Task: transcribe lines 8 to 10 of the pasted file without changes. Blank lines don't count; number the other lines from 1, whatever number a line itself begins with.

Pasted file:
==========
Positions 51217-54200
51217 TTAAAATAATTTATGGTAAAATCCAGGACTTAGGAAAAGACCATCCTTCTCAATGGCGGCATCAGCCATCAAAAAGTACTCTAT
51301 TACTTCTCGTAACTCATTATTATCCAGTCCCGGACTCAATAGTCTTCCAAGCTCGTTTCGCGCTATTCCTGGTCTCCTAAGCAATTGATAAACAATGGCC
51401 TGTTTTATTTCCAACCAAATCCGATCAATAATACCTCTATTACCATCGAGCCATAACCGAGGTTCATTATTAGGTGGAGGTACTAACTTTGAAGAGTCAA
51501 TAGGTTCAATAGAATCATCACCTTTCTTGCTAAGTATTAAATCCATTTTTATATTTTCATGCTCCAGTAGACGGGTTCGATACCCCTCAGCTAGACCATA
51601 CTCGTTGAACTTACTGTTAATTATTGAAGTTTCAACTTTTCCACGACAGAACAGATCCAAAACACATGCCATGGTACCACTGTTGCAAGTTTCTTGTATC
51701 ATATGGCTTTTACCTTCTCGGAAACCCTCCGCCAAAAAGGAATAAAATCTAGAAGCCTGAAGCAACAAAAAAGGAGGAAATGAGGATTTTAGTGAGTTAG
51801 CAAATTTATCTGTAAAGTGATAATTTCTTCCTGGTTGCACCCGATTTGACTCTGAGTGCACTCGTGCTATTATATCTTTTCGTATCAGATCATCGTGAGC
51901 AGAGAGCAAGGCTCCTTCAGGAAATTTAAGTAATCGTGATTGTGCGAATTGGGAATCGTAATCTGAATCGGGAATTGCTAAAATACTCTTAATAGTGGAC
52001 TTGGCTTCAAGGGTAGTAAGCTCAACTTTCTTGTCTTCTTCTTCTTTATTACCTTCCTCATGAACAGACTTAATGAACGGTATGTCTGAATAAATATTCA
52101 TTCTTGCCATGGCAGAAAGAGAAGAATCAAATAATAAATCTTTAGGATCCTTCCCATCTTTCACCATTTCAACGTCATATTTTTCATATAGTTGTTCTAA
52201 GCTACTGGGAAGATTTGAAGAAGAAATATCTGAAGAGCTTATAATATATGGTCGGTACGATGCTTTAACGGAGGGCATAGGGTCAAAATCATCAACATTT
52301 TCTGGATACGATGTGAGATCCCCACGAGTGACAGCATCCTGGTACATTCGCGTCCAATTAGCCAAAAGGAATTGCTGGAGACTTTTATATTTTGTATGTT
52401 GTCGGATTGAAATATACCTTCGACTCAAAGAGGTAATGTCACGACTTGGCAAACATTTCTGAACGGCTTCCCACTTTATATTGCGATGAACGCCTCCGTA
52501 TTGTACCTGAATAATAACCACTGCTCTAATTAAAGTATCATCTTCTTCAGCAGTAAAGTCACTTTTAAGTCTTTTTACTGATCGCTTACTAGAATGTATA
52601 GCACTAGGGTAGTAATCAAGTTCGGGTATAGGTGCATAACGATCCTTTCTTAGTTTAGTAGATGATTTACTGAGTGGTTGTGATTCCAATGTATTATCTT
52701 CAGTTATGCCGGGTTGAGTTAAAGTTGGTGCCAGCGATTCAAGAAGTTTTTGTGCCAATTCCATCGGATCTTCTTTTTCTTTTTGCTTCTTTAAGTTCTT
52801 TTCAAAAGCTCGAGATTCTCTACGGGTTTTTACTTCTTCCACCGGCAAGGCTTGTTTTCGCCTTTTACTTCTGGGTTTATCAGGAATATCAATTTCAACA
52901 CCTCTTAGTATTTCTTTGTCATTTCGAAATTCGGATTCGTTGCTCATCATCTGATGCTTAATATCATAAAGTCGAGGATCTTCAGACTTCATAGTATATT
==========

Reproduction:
51801 CAAATTTATCTGTAAAGTGATAATTTCTTCCTGGTTGCACCCGATTTGACTCTGAGTGCACTCGTGCTATTATATCTTTTCGTATCAGATCATCGTGAGC
51901 AGAGAGCAAGGCTCCTTCAGGAAATTTAAGTAATCGTGATTGTGCGAATTGGGAATCGTAATCTGAATCGGGAATTGCTAAAATACTCTTAATAGTGGAC
52001 TTGGCTTCAAGGGTAGTAAGCTCAACTTTCTTGTCTTCTTCTTCTTTATTACCTTCCTCATGAACAGACTTAATGAACGGTATGTCTGAATAAATATTCA